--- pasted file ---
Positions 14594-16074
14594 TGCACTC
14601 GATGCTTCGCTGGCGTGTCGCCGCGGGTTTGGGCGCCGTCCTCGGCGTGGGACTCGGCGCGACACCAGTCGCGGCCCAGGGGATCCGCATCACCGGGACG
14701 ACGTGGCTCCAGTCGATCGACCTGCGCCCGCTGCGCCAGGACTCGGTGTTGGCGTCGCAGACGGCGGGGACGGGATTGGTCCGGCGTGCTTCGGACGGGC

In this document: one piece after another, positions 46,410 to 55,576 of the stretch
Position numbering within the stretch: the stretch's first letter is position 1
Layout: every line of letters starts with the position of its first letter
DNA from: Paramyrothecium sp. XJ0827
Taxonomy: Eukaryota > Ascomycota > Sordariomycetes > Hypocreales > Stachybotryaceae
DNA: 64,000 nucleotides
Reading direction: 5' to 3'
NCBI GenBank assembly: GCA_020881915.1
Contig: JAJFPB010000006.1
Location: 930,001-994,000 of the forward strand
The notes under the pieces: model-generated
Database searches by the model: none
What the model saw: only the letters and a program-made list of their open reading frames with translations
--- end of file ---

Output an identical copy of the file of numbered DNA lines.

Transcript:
Positions 14594-16074
14594 TGCACTC
14601 GATGCTTCGCTGGCGTGTCGCCGCGGGTTTGGGCGCCGTCCTCGGCGTGGGACTCGGCGCGACACCAGTCGCGGCCCAGGGGATCCGCATCACCGGGACG
14701 ACGTGGCTCCAGTCGATCGACCTGCGCCCGCTGCGCCAGGACTCGGTGTTGGCGTCGCAGACGGCGGGGACGGGATTGGTCCGGCGTGCTTCGGACGGGC

In this document: one piece after another, positions 46,410 to 55,576 of the stretch
Position numbering within the stretch: the stretch's first letter is position 1
Layout: every line of letters starts with the position of its first letter
DNA from: Paramyrothecium sp. XJ0827
Taxonomy: Eukaryota > Ascomycota > Sordariomycetes > Hypocreales > Stachybotryaceae
DNA: 64,000 nucleotides
Reading direction: 5' to 3'
NCBI GenBank assembly: GCA_020881915.1
Contig: JAJFPB010000006.1
Location: 930,001-994,000 of the forward strand
The notes under the pieces: model-generated
Database searches by the model: none
What the model saw: only the letters and a program-made list of their open reading frames with translations